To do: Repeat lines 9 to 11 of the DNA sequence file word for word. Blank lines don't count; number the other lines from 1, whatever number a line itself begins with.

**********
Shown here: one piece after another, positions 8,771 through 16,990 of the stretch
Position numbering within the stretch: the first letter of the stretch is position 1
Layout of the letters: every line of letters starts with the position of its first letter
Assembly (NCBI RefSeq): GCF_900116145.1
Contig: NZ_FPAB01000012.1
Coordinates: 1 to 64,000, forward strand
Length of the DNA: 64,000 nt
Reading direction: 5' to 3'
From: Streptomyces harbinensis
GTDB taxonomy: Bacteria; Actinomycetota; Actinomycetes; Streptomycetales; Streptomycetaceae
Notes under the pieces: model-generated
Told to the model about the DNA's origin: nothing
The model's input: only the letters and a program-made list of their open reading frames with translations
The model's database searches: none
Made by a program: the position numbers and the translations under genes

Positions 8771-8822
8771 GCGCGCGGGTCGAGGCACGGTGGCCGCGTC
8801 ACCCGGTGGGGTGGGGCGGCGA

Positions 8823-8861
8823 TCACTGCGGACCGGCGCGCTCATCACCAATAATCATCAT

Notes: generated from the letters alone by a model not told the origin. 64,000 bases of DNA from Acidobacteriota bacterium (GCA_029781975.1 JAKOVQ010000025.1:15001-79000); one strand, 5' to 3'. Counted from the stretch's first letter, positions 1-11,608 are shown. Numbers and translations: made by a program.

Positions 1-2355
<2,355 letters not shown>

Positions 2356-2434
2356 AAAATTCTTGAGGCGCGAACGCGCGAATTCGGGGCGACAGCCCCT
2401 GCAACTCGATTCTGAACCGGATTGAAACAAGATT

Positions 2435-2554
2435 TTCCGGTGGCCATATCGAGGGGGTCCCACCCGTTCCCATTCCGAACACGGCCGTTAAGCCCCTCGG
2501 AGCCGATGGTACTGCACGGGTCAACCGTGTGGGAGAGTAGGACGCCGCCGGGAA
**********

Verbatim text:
From: Streptomyces harbinensis
GTDB taxonomy: Bacteria; Actinomycetota; Actinomycetes; Streptomycetales; Streptomycetaceae
Notes under the pieces: model-generated